Wednesday, July 8, 2020





DECENNIAL LAMBETH CONFERENCE
POSTPONED, AGAIN



News broke today that the Archbishop of Canterbury has announced that the Lambeth Conference will be postponed, again, until "the British summer of 2022." Originally, the conference had been set to meet in the summer of 2020. Then, a few months ago, as the COVID-19 pandemic overwhelmed the world, the archbishop announced the meeting would be postponed until the summer of 2021. Now, as the plague is worsening, with no vaccine and no end in sight, the archbishop thought it prudent to move the gathering back yet another year. Several thousand people are likely to assemble for the conference in Canterbury. 

Find the official announcement here . This article contains a seven-minute video explanation by Archbishop Welby. Episcopal Cafe has an article about the postponement here .

This news will not be of much interest to the folks over in the new "Anglican Diocese of South Carolina" which was created in 2012 at the moment of its schism against the Episcopal Church. Even the federal court has recognized this. The ADSC is not in the Anglican Communion and its "bishop" would not be invited to the Lambeth Conference anyway. In fact, the Archbishop of Canterbury has declared more than once that ADSC's parent, the "Anglican Church in North America," is not part of the Anglican Communion. That means its "bishops" will not be invited to attend the Lambeth Conference whenever it occurs. To be sure, the ACNA has been "recognized" by GAFCON and Global South, but these are self-made, unofficial associations of socially exclusivist Anglicans and their actions are beyond the official structure of the Anglican Communion. The people in the ACNA may call themselves "Anglicans" all they wish. That does not make them Anglicans. The Episcopal Church is the only legitimate branch of the Anglican Communion in the United States. Episcopal bishops are invited to the Lambeth Conference.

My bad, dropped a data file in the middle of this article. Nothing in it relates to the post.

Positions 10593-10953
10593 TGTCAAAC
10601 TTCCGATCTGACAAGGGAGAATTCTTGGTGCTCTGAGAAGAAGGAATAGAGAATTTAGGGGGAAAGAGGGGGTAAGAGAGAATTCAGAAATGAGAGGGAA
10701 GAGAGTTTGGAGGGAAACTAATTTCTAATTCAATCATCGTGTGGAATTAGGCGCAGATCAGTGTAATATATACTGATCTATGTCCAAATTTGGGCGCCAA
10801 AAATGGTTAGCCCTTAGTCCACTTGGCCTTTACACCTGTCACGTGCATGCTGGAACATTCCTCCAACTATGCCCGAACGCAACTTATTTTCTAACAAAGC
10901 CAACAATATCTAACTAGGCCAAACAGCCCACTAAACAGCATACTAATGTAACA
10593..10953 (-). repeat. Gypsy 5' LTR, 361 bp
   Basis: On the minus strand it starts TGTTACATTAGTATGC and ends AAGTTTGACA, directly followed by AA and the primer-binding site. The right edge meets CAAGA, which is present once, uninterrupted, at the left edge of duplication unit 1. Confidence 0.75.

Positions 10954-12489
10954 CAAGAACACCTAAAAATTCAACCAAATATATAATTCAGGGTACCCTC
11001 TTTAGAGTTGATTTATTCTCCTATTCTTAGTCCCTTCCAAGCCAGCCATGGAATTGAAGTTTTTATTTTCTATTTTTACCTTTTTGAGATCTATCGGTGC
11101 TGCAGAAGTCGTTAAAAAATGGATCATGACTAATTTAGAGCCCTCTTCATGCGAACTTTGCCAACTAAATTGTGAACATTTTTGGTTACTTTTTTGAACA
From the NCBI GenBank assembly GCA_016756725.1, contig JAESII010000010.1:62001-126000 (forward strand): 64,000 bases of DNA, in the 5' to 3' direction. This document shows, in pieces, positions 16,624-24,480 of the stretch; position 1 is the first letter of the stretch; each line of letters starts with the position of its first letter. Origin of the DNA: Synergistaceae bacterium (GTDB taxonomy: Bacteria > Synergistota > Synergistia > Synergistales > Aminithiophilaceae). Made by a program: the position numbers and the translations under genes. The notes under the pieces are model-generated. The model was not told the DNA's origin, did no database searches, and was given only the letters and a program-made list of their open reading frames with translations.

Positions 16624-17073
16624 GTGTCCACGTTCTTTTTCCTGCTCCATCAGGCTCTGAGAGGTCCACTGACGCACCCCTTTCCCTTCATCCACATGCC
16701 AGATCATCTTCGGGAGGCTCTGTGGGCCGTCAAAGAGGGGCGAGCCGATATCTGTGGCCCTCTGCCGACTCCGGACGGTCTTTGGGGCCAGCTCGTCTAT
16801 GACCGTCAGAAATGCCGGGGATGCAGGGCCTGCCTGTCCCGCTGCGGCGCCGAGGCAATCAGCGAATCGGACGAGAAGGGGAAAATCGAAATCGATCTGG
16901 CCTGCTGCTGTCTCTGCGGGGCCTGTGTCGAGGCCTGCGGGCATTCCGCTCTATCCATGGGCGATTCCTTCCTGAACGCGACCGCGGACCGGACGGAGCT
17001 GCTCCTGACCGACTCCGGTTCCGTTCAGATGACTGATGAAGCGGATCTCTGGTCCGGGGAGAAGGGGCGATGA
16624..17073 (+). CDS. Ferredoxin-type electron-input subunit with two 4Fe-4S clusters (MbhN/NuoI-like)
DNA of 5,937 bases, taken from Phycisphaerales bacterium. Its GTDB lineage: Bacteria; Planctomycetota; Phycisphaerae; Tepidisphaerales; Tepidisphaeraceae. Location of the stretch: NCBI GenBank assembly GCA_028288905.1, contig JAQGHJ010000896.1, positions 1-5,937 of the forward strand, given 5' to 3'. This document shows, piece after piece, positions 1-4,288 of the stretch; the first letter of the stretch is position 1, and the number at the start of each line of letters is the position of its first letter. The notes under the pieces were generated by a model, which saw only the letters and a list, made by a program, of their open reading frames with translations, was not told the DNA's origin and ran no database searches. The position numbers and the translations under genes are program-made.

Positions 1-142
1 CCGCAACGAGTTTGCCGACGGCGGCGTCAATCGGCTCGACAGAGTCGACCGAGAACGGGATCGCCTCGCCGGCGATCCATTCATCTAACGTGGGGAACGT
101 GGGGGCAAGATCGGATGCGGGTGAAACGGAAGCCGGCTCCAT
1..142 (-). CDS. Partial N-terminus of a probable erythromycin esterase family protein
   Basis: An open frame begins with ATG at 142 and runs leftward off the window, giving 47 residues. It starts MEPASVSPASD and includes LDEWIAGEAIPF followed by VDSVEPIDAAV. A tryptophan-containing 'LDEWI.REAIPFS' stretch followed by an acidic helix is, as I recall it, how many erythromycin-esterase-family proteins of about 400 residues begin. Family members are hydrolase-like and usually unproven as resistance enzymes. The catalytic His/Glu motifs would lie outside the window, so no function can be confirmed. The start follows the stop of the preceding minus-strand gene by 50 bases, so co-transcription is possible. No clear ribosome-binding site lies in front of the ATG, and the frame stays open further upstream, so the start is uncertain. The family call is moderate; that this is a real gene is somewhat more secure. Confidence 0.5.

Certainly everyone would agree the church should take a position of moral leadership in this moment of pandemic crisis, particularly considering the vacancy of our political leadership in this dark hour. The archbishop is right to put the welfare of human beings first, even at cost to the church.

Unfortunately, there are too many religious leaders who do not agree with the cautious approach of the Archbishop of Canterbury. Indeed, a major cause of the spread of the virus in the United States has been injudicious church gatherings. See this article about the devastating effects of the reopening of some churches around the country. Thus, it behooves church officials to approach re-opening very carefully, if they choose to re-open at all.